As a result, many primary care group practices employ nurse practitioners and aides to save money and see as many patients as possible. A physician supervises this healthcare personnel.
Reason 5: They make you get a referral
This is true in the case of HMO plans and some PPO policies. Almost all Medicare Advantage plan subscribers, according to the Kaiser Family Foundation, are in plans that need prior authorization.
Prior authorization is a technique that health plans employ to keep healthcare expenses under control. Before accessing certain treatments, medical services, or prescription drugs for some services, most HMO policies and some PPO plans demand authorization.
Health plans are in the business of making money, and cost containment is one of the most important tools they have.
By the way, with Medicare supplement insurance, Congress approved a similar cost-cutting technique.
Medicare Supplements are extra insurance plans that Medicare beneficiaries can purchase to fill in the gaps in their Original Medicare health insurance coverage (Medicare Part A and Medicare Part B).
New Medicare recipients will be unable to purchase a Medigap plan that covers the Part B deductible as of January 1, 2020.
Reason 6: Plan benefits, costs, and providers change every year
This is correct. The Centers for Medicare and Medicaid Services (CMS) has established guidelines that must be followed.
The Centers for Medicare & Medicaid Services (CMS) is the federal organization in charge of administering Medicare, Medicaid, and the Children’s Health Insurance Program in the United States.
According to the Centers for Medicare and Medicaid Services (CMS), insurers may change the benefits and costs of their plans. They also have the option of switching provider networks.
Members of Medicare Advantage should compare plans at least once a year for this reason. Unfortunately, the majority of students do not.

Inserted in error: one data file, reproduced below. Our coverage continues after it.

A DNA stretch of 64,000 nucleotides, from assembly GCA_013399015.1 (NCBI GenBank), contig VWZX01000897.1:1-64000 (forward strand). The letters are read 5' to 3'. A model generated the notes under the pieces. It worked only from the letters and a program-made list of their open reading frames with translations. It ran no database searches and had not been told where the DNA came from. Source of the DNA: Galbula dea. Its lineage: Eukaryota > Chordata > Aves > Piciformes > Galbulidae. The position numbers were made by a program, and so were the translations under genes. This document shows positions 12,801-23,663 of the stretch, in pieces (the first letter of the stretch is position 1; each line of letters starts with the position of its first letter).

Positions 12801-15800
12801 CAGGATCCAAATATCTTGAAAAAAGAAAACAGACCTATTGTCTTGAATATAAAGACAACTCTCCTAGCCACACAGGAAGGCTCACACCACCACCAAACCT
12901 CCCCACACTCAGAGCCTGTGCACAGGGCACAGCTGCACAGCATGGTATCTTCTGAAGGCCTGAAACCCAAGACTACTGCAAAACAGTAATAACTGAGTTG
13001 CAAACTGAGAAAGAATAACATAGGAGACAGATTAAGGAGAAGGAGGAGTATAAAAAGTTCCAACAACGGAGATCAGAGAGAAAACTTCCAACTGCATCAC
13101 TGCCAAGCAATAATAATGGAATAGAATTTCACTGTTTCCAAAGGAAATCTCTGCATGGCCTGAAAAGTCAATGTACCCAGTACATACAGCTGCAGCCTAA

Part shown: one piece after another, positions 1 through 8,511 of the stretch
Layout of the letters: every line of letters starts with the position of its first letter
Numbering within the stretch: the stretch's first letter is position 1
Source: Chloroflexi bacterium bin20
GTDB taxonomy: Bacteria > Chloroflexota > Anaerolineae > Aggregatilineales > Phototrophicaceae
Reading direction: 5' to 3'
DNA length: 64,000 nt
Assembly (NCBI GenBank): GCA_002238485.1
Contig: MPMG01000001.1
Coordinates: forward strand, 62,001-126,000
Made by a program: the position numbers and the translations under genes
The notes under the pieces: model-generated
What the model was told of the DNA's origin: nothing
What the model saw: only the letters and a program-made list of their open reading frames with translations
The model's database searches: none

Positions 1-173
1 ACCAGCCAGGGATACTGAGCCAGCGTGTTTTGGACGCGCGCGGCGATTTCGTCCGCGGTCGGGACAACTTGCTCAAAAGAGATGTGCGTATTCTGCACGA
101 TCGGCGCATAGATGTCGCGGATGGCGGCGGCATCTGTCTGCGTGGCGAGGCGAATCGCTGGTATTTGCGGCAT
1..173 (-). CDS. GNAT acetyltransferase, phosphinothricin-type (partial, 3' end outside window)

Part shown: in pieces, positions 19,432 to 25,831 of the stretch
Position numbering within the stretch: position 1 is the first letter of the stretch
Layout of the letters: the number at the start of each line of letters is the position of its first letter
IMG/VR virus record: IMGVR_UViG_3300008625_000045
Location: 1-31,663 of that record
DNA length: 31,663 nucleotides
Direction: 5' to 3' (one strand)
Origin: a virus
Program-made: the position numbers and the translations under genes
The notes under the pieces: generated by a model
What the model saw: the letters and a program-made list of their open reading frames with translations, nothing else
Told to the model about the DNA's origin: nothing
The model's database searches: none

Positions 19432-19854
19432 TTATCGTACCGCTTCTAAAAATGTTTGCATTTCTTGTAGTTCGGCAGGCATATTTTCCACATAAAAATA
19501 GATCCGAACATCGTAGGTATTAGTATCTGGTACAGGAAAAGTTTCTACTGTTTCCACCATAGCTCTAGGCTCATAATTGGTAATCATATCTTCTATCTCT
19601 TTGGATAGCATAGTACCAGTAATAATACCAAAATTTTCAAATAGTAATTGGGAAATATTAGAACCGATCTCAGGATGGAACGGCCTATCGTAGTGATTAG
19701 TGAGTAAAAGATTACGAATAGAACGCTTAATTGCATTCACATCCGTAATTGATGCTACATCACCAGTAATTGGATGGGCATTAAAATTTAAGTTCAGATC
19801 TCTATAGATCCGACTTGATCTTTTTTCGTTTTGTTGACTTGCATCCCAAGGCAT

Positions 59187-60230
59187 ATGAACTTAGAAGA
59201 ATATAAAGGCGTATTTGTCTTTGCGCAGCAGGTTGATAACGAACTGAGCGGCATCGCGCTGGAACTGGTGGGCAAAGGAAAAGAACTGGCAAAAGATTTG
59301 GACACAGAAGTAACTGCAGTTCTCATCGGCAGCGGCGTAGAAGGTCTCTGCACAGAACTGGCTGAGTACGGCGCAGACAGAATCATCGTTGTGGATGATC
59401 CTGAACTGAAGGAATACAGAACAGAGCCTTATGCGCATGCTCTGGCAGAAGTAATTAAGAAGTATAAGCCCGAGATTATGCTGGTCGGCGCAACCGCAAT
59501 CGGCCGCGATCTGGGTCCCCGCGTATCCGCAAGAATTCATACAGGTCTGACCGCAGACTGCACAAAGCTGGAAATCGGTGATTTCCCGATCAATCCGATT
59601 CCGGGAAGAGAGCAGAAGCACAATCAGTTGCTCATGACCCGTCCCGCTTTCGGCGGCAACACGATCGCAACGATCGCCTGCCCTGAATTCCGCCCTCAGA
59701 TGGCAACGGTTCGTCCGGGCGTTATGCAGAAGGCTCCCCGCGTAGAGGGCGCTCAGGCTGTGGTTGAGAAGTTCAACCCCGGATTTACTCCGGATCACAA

Reason 7: High maximum out-of-pocket limits
This is correct. The average out-of-pocket limit for 2020 Medicare Advantage subscribers was $4,925 for in-network services.
In-network providers are doctors, hospitals, pharmacies, and other healthcare providers who agree to deliver services and supplies to health plan members at a defined price. Some health plans only cover your care if you acquire services. The average cost of in-network and out-of-network services for PPOs is $8,828. (PPOs). For 2021 and beyond, these figures are likely to rise. The new maximum out-of-pocket limit imposed by CMS, which climbed from $6,700 to $7,550, reflects the future rise.
NOTE: Medicare supplements with high deductibles and shared-cost plans, such as Medigap Plan K.
Plan K is one of only two Medicare supplements that provide shared-cost coverage and a yearly out-of-pocket maximum. This is a plan that can help with some of the costs associated with Original Medicare. It may also have high out-of-pocket limits.
What do Medicare Advantage plans cover?
We just looked over the top reasons why people dislike Medicare Advantage, but do the benefits and drawbacks match what private health plans are supposed to offer?
Original Medicare (Medicare Part A) and Medicare Advantage (Medicare Part B) are combined in Medicare Advantage programs.
Medicare Part A covers hospitalization for Medicare recipients. It includes hospital and skilled nursing facility inpatient treatment. It also incorporates limited home healthcare and hospice care, as well as Medicare Part B) coverage into a commercial health plan, and frequently includes additional benefits. Plans can provide the following benefits to their members under the Medicare Part C program:
- doctor’s visits
- preventive care
- limited home healthcare services
- Hospice is a special way of caring for people who are terminally ill. Hospice care involves a team-oriented approach that addresses the medical, physical, social, emotional, and spiritual needs of the patient.
- prescription drug coverage
- SilverSneakers fitness memberships
There are several different types of Medicare Advantage plans to choose from:
- Health Maintenance Organization (HMO)
- Preferred Provider Organization (PPO)
- Private Fee-for-Service (PFFS)
- Special Needs Plans (SNPs)
- Medical Savings Account (MSA)
The many varieties of all-in-one Medicare coverage cater to various demands. In some places, not all plan types are offered. PPO plans, for example, allow members to seek care outside of their provider network, but at a higher cost. Institutionalized people, have a chronic condition, or have unique financial needs can benefit from SNP plans. Original Medicare, on the other hand, is a one-size-fits-all system.
Are Medicare Advantage plans worth it?
The only way to determine if a Medicare Advantage plan is right for you is to take time to understand plan costs and limitations and balance that with your healthcare needs. When you do this you will discover:
- If You Are Healthy – A Medicare Advantage plan is a great way to save money if you are healthy. If you take advantage of the preventative care benefits, and additional benefits, you will get a lot for your money.
- If You Have Employer Health Benefits – Many employers offer workers and retirees health benefits that pay their Medicare Advantage plan premiums and other costs. If you have employer benefits, it’s a great way to save money.